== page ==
# Check if the `llm` command is installed
if ! command -v llm &> /dev/null; then
  echo "${RED}Error: 'llm' command is not installed. Please install it and try again.${NC}"
  exit 1

# Start the spinning animation in the background
spin_animation &
spin_pid=$!  # Capture the process ID of the spinning animation

# Generate the commit message using `git diff` piped into `llm` command
# The LLM command takes a system prompt from a file as input
if ! commit_msg=$(git diff -U999999 --cached | llm -t commit-message  --option temperature 0.02 --option seed 1); then
  # Stop the spinning animation by killing its process
  kill $spin_pid
  wait $spin_pid 2>/dev/null  # Wait for the process to terminate and suppress error messages

  # Finalizing output
  tput cnorm  # Show the cursor again
  printf "\\n"  # Move the cursor to the next line

  printf "${RED}Error: 'llm' command failed to generate the commit message:\\n${commit_msg}${NC}\\n\\nManually set the commit message"
  exit 1

# Stop the spinning animation by killing its process
kill $spin_pid
wait $spin_pid 2>/dev/null  # Wait for the process to terminate and suppress error messages

# Finalizing output
tput cnorm  # Show the cursor again
echo  # Move the cursor to the next line

# Display the generated commit message with color-coded headings
echo "${BLUE}=== Generated Commit Message ===${NC}"
echo "${GREEN}$commit_msg${NC}"
echo "${BLUE}=================================${NC}"

# Write the generated commit message to the specified file (usually the commit message file in .git)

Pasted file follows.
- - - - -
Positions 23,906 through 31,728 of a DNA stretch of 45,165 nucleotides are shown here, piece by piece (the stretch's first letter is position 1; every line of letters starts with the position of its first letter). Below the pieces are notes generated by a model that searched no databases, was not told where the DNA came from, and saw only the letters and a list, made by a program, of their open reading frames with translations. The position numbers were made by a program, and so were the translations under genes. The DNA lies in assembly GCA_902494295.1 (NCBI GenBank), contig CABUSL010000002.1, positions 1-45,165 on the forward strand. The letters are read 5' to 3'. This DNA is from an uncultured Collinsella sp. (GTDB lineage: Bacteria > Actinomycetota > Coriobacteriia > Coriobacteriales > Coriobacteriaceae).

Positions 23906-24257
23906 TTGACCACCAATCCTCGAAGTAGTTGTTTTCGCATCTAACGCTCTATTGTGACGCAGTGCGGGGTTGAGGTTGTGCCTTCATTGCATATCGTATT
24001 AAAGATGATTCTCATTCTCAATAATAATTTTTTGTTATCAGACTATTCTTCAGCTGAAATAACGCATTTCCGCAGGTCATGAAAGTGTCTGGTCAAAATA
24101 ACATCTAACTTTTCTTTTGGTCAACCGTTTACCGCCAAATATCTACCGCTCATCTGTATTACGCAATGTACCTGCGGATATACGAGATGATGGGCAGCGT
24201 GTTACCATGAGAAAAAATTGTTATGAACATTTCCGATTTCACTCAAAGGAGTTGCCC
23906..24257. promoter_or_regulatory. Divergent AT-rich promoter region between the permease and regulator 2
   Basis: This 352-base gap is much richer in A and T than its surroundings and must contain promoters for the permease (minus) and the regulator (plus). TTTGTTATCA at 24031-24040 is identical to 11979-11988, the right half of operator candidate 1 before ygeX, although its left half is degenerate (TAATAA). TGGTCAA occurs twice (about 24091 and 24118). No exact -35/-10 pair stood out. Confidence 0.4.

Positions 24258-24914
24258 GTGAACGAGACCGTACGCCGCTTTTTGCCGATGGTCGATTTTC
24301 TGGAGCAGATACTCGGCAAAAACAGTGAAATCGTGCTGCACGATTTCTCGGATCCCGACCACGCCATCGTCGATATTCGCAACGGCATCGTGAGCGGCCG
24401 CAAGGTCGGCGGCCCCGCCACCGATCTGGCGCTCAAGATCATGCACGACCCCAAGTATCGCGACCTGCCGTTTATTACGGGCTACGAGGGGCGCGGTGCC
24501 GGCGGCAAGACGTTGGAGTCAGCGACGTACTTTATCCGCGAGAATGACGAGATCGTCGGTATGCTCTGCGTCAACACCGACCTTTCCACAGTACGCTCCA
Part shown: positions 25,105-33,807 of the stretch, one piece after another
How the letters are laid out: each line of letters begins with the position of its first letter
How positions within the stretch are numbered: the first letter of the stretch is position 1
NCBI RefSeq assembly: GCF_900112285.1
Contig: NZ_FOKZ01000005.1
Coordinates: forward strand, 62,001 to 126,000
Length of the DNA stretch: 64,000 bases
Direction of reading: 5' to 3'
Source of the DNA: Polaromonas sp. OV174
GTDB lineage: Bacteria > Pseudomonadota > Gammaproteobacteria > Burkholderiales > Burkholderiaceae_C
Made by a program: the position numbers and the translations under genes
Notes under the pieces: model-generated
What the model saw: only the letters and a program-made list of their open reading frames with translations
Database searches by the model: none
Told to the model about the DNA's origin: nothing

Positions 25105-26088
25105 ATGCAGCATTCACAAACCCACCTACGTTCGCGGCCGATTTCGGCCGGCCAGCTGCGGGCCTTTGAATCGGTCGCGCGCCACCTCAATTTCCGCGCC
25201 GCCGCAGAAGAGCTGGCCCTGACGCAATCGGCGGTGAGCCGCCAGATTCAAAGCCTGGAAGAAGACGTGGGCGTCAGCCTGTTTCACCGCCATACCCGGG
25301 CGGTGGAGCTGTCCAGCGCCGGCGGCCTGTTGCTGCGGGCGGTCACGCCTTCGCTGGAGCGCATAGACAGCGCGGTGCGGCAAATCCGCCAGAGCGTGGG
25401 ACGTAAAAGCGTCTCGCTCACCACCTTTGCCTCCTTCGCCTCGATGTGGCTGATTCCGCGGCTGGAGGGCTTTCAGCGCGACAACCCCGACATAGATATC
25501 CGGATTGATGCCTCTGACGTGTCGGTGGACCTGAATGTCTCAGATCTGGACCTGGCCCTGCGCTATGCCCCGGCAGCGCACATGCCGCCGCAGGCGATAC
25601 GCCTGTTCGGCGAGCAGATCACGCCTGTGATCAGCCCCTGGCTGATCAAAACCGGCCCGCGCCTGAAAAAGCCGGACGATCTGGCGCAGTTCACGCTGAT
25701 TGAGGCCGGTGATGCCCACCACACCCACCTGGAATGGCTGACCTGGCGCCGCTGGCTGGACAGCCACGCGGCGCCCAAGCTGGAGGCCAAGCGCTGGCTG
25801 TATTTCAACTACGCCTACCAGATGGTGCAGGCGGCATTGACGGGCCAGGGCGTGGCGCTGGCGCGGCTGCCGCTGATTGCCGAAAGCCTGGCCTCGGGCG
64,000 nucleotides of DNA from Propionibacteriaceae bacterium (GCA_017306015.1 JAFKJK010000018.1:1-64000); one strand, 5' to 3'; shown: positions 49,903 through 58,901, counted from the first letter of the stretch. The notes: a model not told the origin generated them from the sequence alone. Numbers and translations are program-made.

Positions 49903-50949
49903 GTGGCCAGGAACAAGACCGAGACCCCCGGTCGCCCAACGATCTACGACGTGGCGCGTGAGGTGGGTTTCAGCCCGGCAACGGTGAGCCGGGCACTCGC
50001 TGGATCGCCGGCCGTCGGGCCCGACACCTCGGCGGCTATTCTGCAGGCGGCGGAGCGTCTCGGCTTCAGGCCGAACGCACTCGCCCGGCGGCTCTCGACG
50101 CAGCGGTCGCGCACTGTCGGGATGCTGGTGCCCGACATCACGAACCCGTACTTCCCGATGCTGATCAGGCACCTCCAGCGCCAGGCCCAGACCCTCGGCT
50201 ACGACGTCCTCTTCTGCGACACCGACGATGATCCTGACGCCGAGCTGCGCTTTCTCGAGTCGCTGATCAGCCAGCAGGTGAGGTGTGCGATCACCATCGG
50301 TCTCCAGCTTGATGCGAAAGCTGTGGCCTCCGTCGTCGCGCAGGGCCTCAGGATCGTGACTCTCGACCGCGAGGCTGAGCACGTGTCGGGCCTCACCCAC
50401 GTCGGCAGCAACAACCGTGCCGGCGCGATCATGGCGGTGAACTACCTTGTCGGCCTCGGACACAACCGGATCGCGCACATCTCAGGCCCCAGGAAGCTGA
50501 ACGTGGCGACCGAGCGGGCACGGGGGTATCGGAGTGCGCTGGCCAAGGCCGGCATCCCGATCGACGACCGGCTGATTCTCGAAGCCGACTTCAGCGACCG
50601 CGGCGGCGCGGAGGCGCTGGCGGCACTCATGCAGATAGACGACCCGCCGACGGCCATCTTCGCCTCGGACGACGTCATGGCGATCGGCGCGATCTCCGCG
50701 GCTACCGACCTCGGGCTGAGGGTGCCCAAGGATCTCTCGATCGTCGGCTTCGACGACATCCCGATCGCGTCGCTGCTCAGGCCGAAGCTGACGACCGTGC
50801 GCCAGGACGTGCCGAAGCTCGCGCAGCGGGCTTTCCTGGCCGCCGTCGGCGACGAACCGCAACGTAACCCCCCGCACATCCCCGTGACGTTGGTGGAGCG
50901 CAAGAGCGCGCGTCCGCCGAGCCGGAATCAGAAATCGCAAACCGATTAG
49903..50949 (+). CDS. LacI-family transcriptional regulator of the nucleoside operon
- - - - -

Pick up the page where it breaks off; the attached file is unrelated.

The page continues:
echo "$commit_msg" > "$1"

My prompt lives inside llm's "prompt templates" feature at ~/Library/Application Support/io.datasette.llm/templates/commit-message.yaml

model: gpt-4-turbo
system: >

    Write a concise, informative commit message for these changes:

    - Review the whole context of the diff carefully to see what effect the change would have on the rest of the code and explain that. Be specific about the effect.
    - Do not guess about intent.
    - The goal of this commit message is that someone familiar with the codebase, but not with these changes would understand why the changes were made and what was changed.
    - The first line should be a short summary of the intent of the changes
    - Remember to mention the files that were changed, and what was changed
    - Keep the summary under 50 characters
    - Use bullet points for multiple changes
    - Reference related issues or tickets, but only if you are 100% sure the ticket numbers are correct.
    - If the change is just to documentation, state that.
    - If there are no changes, or the input is blank - then return a blank string

    Think carefully about what would be most helpful to someone trying to understand the intent of this commit before you write your commit message. Your commit message will be used as an example to train other team members about the content of a good commit message.

    What you write will be passed to git commit -m "[message]"

    The output format should be:

    Summary of changes\n
    - change\n
    - change\n
    ..and so on.